- 2 fillet mignon steaks
- Kosher salt to taste
- 2-3 tablespoons neutral high heat oil (such as avocado or grapeseed)
- 1-2 sliced shallots
- 5-7 sliced mushrooms (such as baby bella or shiitake)
- 2-3 cloves of garlic, chopped
- Freshly ground black pepper
- 3/4 cup dry red wine
- 1-2 teaspoons dijon mustard
- 1/2 cup heavy cream
- Take the steaks out of the fridge about 45 mins before cooking and let them come to near room temperature. Pat dry with paper towel and generously season with kosher salt.
- Preheat a largish pan (stainless steel or cast iron) over medium-high heat at least 3 minutes. Add the oil, and let it heat up another minute.
- Add the steaks into the pan. I like to swirl them in the oil for a second and then press down for a very even sear.
- Cook on the first side 3-4 minutes, flip, and give them about 2 minutes on the second side. Use tongs to get the sides of the steaks for a few seconds on each side, then place them on a plate aside. They shouldn't be fully cooked at this point.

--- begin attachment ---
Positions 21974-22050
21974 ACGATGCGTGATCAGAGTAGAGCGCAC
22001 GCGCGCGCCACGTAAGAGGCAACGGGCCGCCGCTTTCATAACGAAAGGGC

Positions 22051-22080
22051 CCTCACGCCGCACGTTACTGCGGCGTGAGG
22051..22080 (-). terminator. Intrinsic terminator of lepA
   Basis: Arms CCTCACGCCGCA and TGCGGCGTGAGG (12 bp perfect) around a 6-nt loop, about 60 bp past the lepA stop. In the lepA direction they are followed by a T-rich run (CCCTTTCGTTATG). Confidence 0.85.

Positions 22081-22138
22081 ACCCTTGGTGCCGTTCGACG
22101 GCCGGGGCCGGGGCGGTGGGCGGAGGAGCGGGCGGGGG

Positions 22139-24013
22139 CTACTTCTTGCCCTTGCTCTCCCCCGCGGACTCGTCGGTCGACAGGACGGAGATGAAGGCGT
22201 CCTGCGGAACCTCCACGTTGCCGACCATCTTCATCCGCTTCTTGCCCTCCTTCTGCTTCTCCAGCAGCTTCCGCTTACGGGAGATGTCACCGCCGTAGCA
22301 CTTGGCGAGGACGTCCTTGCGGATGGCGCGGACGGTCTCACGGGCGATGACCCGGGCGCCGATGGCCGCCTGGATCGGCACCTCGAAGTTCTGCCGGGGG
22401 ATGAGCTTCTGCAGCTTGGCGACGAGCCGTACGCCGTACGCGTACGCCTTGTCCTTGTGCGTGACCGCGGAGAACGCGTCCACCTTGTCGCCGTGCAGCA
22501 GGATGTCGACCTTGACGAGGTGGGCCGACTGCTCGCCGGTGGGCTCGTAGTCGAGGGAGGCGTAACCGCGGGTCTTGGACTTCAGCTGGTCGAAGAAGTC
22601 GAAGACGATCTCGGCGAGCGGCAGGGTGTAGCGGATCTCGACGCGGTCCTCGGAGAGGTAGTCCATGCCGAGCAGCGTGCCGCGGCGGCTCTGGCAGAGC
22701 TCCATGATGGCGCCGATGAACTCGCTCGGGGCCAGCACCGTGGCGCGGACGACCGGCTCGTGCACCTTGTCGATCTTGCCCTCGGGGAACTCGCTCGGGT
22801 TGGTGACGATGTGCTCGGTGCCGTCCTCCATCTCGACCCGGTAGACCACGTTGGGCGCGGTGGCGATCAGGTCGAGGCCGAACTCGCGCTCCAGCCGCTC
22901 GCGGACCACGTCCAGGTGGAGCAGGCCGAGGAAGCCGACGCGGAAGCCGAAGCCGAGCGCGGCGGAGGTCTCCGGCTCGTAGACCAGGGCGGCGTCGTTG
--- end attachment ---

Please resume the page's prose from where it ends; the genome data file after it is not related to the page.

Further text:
- Lower the heat to medium low, and add the shallots and mushrooms. Cook 3-4 minutes before adding the garlic. Let all the veggies cook until they are starting to become golden. If you need a touch more oil at this point, add it. Also, season well with salt and pepper.
- Add the wine, and let it cook down until it reduces by about half. In my pan, I know it's ready when the wine doesn't cover the bottom surface anymore.
- Swirl in the dijon mustard and then add the cream. Mix the sauce, then return the steaks to the pan (pour any accumulated juices into the sauce).
- Let the steaks cook in the sauce a few more minutes, or until they reach your desired doneness. The exact time depends on the thickness of the steaks and how long you seared them, but it's fine to take them out and cut into them to check the doneness if you are unsure.
- I like to serve sliced into medallions.
Jeremy is a student at Cornell University double majoring in Spanish and Italian with significant coursework in classes such as nutrition, food science and culinary science. He has years of experience as a home cook, working at a local bakery, and teaching cooking classes at Williams-Sonoma. After starting a TikTok account in March 2020 while quarantined in his childhood home, Jeremy’s presence grew to over 1.5 million followers in the first 6 months. During that time, he was featured in People Magazine, Fox News, BBC Radio, BuzzFeed, Tasty, Spoon University, and USA Today, among other media outlets.